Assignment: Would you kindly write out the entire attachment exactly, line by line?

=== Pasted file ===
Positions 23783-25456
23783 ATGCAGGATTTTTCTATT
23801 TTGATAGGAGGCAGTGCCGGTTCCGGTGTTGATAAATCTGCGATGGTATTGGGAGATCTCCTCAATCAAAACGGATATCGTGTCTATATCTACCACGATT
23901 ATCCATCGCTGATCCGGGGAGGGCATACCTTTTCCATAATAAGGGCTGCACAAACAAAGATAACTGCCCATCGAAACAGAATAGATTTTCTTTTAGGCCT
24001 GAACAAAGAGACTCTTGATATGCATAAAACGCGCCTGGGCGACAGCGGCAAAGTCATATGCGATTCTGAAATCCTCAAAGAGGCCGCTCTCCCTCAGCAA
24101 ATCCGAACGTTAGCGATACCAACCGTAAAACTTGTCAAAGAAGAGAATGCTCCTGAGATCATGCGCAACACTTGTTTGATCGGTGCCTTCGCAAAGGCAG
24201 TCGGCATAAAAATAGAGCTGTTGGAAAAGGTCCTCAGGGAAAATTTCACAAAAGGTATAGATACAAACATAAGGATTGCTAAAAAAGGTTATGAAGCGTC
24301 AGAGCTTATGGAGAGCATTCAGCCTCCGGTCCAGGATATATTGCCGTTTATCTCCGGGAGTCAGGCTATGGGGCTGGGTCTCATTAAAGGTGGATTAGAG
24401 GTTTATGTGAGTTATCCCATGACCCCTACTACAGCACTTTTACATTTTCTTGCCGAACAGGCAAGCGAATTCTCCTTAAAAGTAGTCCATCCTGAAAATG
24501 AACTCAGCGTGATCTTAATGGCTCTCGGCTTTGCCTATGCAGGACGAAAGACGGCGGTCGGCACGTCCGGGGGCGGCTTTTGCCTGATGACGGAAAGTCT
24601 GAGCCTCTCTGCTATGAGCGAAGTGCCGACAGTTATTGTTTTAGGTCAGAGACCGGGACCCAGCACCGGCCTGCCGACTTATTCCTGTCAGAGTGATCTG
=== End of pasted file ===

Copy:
Positions 23783-25456
23783 ATGCAGGATTTTTCTATT
23801 TTGATAGGAGGCAGTGCCGGTTCCGGTGTTGATAAATCTGCGATGGTATTGGGAGATCTCCTCAATCAAAACGGATATCGTGTCTATATCTACCACGATT
23901 ATCCATCGCTGATCCGGGGAGGGCATACCTTTTCCATAATAAGGGCTGCACAAACAAAGATAACTGCCCATCGAAACAGAATAGATTTTCTTTTAGGCCT
24001 GAACAAAGAGACTCTTGATATGCATAAAACGCGCCTGGGCGACAGCGGCAAAGTCATATGCGATTCTGAAATCCTCAAAGAGGCCGCTCTCCCTCAGCAA
24101 ATCCGAACGTTAGCGATACCAACCGTAAAACTTGTCAAAGAAGAGAATGCTCCTGAGATCATGCGCAACACTTGTTTGATCGGTGCCTTCGCAAAGGCAG
24201 TCGGCATAAAAATAGAGCTGTTGGAAAAGGTCCTCAGGGAAAATTTCACAAAAGGTATAGATACAAACATAAGGATTGCTAAAAAAGGTTATGAAGCGTC
24301 AGAGCTTATGGAGAGCATTCAGCCTCCGGTCCAGGATATATTGCCGTTTATCTCCGGGAGTCAGGCTATGGGGCTGGGTCTCATTAAAGGTGGATTAGAG
24401 GTTTATGTGAGTTATCCCATGACCCCTACTACAGCACTTTTACATTTTCTTGCCGAACAGGCAAGCGAATTCTCCTTAAAAGTAGTCCATCCTGAAAATG
24501 AACTCAGCGTGATCTTAATGGCTCTCGGCTTTGCCTATGCAGGACGAAAGACGGCGGTCGGCACGTCCGGGGGCGGCTTTTGCCTGATGACGGAAAGTCT
24601 GAGCCTCTCTGCTATGAGCGAAGTGCCGACAGTTATTGTTTTAGGTCAGAGACCGGGACCCAGCACCGGCCTGCCGACTTATTCCTGTCAGAGTGATCTG